MANILA — The Philippines is set to begin on Monday a pilot run of limited in-person classes in select public schools, the first time that basic education institutions will hold classroom sessions after nearly two years of closure due to the COVID-19 pandemic.
The pilot implementation will take place in 100 schools selected by the Department of Education (DepEd) and Department of Health (DOH), mostly from far-flung areas in the provinces deemed “low risk” to COVID-19.
DepEd Planning Service Director Roger Masapol has said the resumption of in-person classes does not signal a return to how schooling was conducted prior to the health crisis.
The in-person or face-to-face classes will only complement distance learning modalities, with classroom sessions set to be held every other week.
“Hindi po siya full face-to-face, 'yong pagbabalik nila (students). Ang recommended ng DOH is one week [of] face-to-face, one week off sa school. So pupuwede siyang alternating,” he said in a recent Teleradyo interview.
So far, only students from Kindergarten to Grade 3 and senior high school will attend physical classes, which will also see reduced class sizes. Schools have also retrofitted their facilities to implement health protocols and avoid the possible spread of COVID-19.
In Tamulaya Elementary School in Quezon province’s Polillo Island, school officials enforced distancing between students' chairs and installed plastic barriers around each of them.
Schools in Zambales, meanwhile, installed triages, and handwashing and isolation facilities.
Some of the participating schools also conducted simulation of physical classes and oriented students to ensure that they follow health protocols.
Only vaccinated school personnel can join the pilot run while students are required to wear face masks on campus at all times, according to officials.
Education Secretary Leonor Briones earlier instructed participating schools to prepare contingency plans in case of a COVID-19 outbreak.
Schools will follow the usual DOH protocol on isolation and contact tracing once any participant exhibits COVID-19 symptoms or gets infected, said Education Assistant Secretary Malcolm Garma.
Initially, President Rodrigo Duterte approved only 120 schools for the pilot implementation, with 20 private schools set to begin their in-person classes on Nov. 22.
But on Friday, the DepEd announced that Duterte has allowed more schools to be included in the pilot. The additional schools will be named once they secure clearance from the education and health departments.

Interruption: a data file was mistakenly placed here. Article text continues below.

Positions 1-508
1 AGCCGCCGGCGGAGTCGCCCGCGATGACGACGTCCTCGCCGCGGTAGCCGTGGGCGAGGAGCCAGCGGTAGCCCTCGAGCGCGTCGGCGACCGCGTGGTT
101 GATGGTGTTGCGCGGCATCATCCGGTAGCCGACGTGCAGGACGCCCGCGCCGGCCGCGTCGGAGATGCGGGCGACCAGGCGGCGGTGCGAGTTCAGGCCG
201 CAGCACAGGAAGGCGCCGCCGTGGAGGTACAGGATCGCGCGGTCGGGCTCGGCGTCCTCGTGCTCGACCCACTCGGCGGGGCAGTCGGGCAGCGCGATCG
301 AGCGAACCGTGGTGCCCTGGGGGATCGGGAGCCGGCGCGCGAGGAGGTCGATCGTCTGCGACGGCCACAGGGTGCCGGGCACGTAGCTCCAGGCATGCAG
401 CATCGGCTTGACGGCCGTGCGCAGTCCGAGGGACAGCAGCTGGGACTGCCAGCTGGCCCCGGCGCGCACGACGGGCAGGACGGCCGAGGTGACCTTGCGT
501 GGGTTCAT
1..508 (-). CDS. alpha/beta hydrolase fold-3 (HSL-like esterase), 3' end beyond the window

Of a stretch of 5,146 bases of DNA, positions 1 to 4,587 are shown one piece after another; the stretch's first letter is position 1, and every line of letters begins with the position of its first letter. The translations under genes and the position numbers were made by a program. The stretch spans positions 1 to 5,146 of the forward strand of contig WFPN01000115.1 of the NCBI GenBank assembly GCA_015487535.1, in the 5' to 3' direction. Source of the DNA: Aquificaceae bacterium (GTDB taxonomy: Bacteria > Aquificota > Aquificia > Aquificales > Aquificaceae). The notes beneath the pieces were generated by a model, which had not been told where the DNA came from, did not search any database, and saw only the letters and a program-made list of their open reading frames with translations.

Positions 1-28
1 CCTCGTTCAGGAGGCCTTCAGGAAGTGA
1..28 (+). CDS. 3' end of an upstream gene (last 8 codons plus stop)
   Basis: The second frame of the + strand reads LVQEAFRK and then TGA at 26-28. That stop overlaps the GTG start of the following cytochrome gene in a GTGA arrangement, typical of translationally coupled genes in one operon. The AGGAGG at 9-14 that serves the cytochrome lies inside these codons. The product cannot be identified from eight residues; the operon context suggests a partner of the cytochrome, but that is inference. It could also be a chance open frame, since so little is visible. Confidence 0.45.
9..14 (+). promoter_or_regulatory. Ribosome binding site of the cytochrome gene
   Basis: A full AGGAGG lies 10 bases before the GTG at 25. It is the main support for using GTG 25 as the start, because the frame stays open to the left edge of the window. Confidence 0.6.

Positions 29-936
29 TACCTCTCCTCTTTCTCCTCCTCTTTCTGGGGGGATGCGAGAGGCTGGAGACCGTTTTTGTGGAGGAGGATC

CALLS FOR TESTING, SPECIAL VACCINATION
Still, some groups remain unsatisfied with the preparations and guidelines for the program.
Last week, they issued a “unity statement” which called on both the DepEd and Commission on Higher Education to hold weekly COVID-19 testing for everyone attending limited in-person classes and a special vaccination program in areas where the schools are located, among other demands.
The statement was signed by groups such as the Alliance of Concerned Teachers (ACT), National Union of Students of the Philippines, Coalition for People's Rights to Health, Salinlahi Alliance for Children's Concerns and Kabataan Party-list, among others.
“Tiyakin natin na ligtas ang pagbabalik-paaralan. Alam ko ang mga kapuwa ko guro ay handang-handa at sana ang ating national government ay mabigyan ito ng sapat na pondo,” Kris Navales of ACT told TeleRadyo on Sunday.
(Let’s make sure that the return to school is safe. I know that my fellow teachers are prepared and I hope that the national government will provide sufficient funding for this.)
Education Undersecretary Annalyn Sevilla has said each participating school has received an additional funding of P100,000.
The pilot run is the first in the government's three-phased plan to restart in-person classes even as the country continued to grapple with the COVID-19 pandemic. The Philippines is one of the last two countries in the world to reopen schools since the health crisis began, the other being Venezuela.
The DepEd pushed for limited in-person classes as it acknowledged the limitations of remote learning, such as teachers’ and students’ difficulty in accessing gadgets and stable internet connection.
Based on the DepEd’s timeline, the pilot study will end on January 31. The expansion phase, under which more schools or grade levels will be allowed to hold in-person classes, is scheduled to start on March 7.